God is totally, absolutely, fundamentally righteous! Such a statement's a no-brainer, right? Right! But it's also a necessary statement, especially for the benefit of those who have weak faith. Knowing that God is righteous gives us confidence in all that He claims to be and in all of His teachings and in all of His assurances laid out for us in scripture.
God being righteous is closely akin to His being just. Interestingly, the ASV frequently translates "righteous" where the KJV reads "just." In fact, righteousness is the character or quality of bring right or just. It essentially denotes God's faithfulness and truthfulness. Knowing that God is righteous allows us to know that we can trust Him implicitly.
Being righteous is not some minor attribute of God. It is a vital characteristic of His very identity. God is righteous by nature and not just some of the time; He is always righteous "in all His ways" (Ps. 145:17).
God's law for mankind is righteous (Rom. 8:3-4). His word that communicates His will is righteous (Ps. 119:123, 138). Psalm 119 is the longest of all of the psalms. The importance and magnitude of God's word is highlighted in this psalm perhaps more than in any other text of scripture. His word is referred to, in some way, in every one of the 176 verses in this psalm with the exception of approximately five. The Bible is not just another book; it is a treatise on righteousness.
As God's word is righteous, it should not be surprising that His judgments, based upon His word, are also righteous. The apostle John wrote, "true and righteous are Your judgments" (Rev. 16:7). On that final day of reckoning mankind can take heart in knowing that the judge before Whom they will appear will be righteous beyond comparison, and He will have full and accurate knowledge of all facts pertaining to their lives. There will be no inequity in His judgments.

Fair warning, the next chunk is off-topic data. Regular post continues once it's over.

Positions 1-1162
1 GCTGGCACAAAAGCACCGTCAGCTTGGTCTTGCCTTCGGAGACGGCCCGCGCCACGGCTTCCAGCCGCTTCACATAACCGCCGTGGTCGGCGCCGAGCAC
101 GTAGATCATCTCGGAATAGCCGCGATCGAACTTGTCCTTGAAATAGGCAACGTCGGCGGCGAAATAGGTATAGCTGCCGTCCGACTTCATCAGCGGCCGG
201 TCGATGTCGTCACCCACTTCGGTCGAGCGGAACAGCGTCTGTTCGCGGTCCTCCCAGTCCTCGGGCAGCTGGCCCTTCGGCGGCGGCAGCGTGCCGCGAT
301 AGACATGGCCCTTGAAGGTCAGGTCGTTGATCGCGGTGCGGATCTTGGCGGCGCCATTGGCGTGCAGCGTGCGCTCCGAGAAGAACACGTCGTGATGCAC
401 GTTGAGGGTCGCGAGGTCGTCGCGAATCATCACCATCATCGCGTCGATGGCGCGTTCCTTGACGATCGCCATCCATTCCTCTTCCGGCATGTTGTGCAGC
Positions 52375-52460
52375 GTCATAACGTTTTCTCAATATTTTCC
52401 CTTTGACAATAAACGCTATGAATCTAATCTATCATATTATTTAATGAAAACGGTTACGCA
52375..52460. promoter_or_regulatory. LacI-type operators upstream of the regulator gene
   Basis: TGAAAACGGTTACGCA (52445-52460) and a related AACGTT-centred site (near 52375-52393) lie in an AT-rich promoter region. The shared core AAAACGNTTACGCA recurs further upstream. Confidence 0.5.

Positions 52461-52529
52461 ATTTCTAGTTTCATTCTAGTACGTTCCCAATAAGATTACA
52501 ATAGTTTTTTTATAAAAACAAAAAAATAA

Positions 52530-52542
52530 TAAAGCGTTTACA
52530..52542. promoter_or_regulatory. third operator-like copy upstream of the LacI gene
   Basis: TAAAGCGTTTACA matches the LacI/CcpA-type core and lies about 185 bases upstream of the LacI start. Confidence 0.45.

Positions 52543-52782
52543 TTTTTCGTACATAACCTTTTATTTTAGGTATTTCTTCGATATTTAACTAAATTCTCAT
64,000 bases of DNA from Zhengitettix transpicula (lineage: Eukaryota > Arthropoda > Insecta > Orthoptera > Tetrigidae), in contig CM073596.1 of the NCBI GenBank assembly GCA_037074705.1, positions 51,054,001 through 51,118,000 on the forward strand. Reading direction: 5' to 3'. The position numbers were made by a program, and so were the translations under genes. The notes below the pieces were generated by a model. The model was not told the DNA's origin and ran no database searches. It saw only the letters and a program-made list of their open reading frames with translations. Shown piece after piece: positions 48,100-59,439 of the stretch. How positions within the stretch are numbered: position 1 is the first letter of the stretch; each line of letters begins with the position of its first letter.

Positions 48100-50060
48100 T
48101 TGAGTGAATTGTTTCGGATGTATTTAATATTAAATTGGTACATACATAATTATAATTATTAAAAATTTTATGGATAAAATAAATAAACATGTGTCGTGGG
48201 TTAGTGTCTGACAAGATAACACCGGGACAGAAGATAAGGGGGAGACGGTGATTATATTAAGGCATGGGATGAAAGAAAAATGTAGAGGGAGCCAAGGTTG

Righteousness is so fundamental to God's character that He cannot abide unrighteousness. Living unrighteously automatically disassociates a person from God (1 Jn. 1:5-6). One cannot live in sin and walk with God at the same time (1 Jn. 3:6-10). It's like oil and water, the two practices don't mix. The world needs to learn this lesson. Our culture has tried to clean up the image of unrighteousness. Committing fornication and even adultery are depicted as being good under given circumstances. Lying, cheating and stealing are OK, if conditions justify it. Such convoluted reasoning is influenced by the devil. "Woe to those who call evil good, and good evil..." (Isa. 5:20).
God "loves righteousness" (Ps. 11:7), and He watches over the righteous (1 Pet. 3:12). We need to realize how imperative it is that we live righteous lives (1 Pet. 4:17-18). The unrighteousness of mankind is what sent Jesus to the cross (Rom. 5:8). We should never minimize the gravity of His sacrifice through a frivolous attitude about sin. Even the effectiveness of our prayers can be compromised by living unrighteous lives (Jas. 5:16).
God has not left us without hope. He will count us righteous as we are born again through baptism into Christ (1 Jn. 2:28-29; 1 Pet. 1:22-23). Then we can look forward to spending eternity with our righteous Heavenly Father in the land of the righteous...
Gary L. Hutchens